If the drink is made in Scotland, Canada or Japan, it is spelt without the ‘e’. Whilst Scotland is well-known for its whisky industry – there are 145 distilleries in Scotland according to the Scotch Whisky Association – it may come as a surprise for some that whisky plays an important role in the other two countries.
For whisky to be called Scotch, it must be made from malted barley that has been matured in oak barrels for at least 3 years in Scotland. Regulations for Canadian whisky, as set out in Canada’s Food and Drugs Act, state that the whisky must be ‘mashed, distilled and aged in Canada’. It must ‘not contain less than 40% ABV’, must be ‘aged in small wood vessels for not less than three years’ and ‘may contain caramel and flavouring’.
Popular whiskies in Canada include Canadian Club and Forty Creek Confederation Oak.
Japanese whisky is like Scotch in the sense that a conscious effort has been made in the production to recreate the same style – which also helps explains why it has the same spelling. The Japanese industry was started by Shinjiro Torii, the founder of Yamazaki, who sent his protege Masataka Taketsuru to Scotland for three years prior to learn the art making whisky the Scottish way.
New regulations are coming into force in 2024, which will mean that all Japanese whisky must be distilled, fermented, bottled and aged in Japan, use a portion of malted grain in its mash and use water sourced from Japan. Brands including Yamazaki, Hibiki and Yoichi lead the way in this sector.
When it comes to whiskey with an ‘e’, this relates to all whiskies distilled in the United States and Ireland. Irish whiskey was once the most popular spirit in the world and was also one of the earliest distilled drinks in Europe.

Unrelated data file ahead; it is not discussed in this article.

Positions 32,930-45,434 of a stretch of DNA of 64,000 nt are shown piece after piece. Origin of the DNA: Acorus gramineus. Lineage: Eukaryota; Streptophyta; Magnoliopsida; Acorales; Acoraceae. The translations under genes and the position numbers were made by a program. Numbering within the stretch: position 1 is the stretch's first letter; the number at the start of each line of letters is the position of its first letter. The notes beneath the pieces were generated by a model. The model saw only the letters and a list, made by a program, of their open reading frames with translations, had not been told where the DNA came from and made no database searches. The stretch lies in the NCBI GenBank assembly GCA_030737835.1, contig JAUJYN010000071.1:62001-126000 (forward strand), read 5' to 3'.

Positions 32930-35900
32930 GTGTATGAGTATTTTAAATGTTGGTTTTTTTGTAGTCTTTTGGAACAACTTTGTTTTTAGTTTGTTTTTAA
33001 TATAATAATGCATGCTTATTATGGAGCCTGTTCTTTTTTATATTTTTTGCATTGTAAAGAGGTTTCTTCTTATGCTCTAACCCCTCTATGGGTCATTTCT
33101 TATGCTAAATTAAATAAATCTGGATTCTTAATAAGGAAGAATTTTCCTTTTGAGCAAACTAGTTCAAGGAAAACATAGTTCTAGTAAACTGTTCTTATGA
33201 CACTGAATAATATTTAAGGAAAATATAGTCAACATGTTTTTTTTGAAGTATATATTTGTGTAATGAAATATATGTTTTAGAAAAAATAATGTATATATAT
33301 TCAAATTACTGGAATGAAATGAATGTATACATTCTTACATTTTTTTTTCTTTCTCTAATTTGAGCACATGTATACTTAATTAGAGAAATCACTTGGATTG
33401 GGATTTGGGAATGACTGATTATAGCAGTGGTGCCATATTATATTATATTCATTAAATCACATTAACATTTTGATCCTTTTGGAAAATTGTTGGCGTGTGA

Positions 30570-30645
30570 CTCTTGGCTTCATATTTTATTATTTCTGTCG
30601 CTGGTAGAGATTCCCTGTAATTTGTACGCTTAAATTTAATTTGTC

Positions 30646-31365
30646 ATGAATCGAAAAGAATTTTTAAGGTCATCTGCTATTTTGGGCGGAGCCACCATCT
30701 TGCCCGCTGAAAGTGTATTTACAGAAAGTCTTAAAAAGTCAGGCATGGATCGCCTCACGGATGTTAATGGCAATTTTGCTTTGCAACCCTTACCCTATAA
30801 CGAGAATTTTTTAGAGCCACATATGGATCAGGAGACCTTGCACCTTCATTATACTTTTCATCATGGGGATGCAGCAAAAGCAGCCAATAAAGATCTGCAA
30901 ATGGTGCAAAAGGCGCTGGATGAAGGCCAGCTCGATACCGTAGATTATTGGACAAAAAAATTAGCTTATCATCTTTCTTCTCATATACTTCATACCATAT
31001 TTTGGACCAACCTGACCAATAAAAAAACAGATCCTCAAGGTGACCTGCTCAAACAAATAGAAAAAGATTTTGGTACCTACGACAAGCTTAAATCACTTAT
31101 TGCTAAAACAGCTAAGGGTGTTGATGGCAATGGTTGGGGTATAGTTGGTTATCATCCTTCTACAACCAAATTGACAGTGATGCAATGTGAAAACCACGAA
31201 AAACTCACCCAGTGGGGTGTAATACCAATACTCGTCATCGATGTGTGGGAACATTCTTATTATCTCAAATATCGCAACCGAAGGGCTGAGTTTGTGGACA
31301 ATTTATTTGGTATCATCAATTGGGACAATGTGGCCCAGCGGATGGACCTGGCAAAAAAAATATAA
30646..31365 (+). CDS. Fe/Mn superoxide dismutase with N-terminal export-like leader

The difference in the two spellings comes from the translation of words from the Scottish and Irish Gaelic forms, with it being said that in the late 1800s Scottish whisky was so poor that Irish producers wanted to differentiate their product.
The fact that American whiskey is also spelt with an ‘e’ is believed to come down to the large number of Irish immigrants who travelled to the United States in search of a new life. Where most do follow this spelling, there are some American whiskey brands who choose to use the Scotch whisky spelling, for example, Maker’s Mark. This was in tribute to the Samuels family’s Scots-Irish ancestors.
Origin is important, particularly when is comes to whisky cask investments. As a Scotch whisky investment specialist, here at Whisky 1901 we only work with the finest distilleries in Scotland.
The use of ‘e’ in whiskey also signals a difference in taste – another key factor when it comes to whiskey investment.
Canadian whisky is a typically lighter and smoother drink than others. There can be notes of caramel and vanilla added, giving it its different, sweeter, taste. Unlike Bourbon, Canadian whisky can be aged in barrels previously used to hold sherry, which allows for the creation of more subtle flavours.
As Japanese whisky was created to mimic Scotch, it is very similar in taste.
In comparison, American whiskey is typically seen as sweeter than Scotch. With its six different varieties, including Bourbon and rye malt, dominant flavours include malt, orchard fruits (for example, orange and lime) and wood.
Irish whiskey is known for its fruity and light flavour, with cereal grain notes. The spirit can be divided into different types, including single malt, single grain and blended whisky. There is also pure pot Irish whiskey, which has a distinctively spicy flavour.
One of the main differences between Irish whiskey and others such as Scotch is that it tends to be smoother and less peaty than the earthly overtones associated with Scotch.
So, when it comes to whisky or whiskey the main differences are origin and taste. The small matter of an ‘e’ can reveal a lot about where a whisky or whiskey comes from, its flavour profile and history. Whether you are looking at Scotch whisky investment or whisky cask investment generally, it’s good to understand the finer details.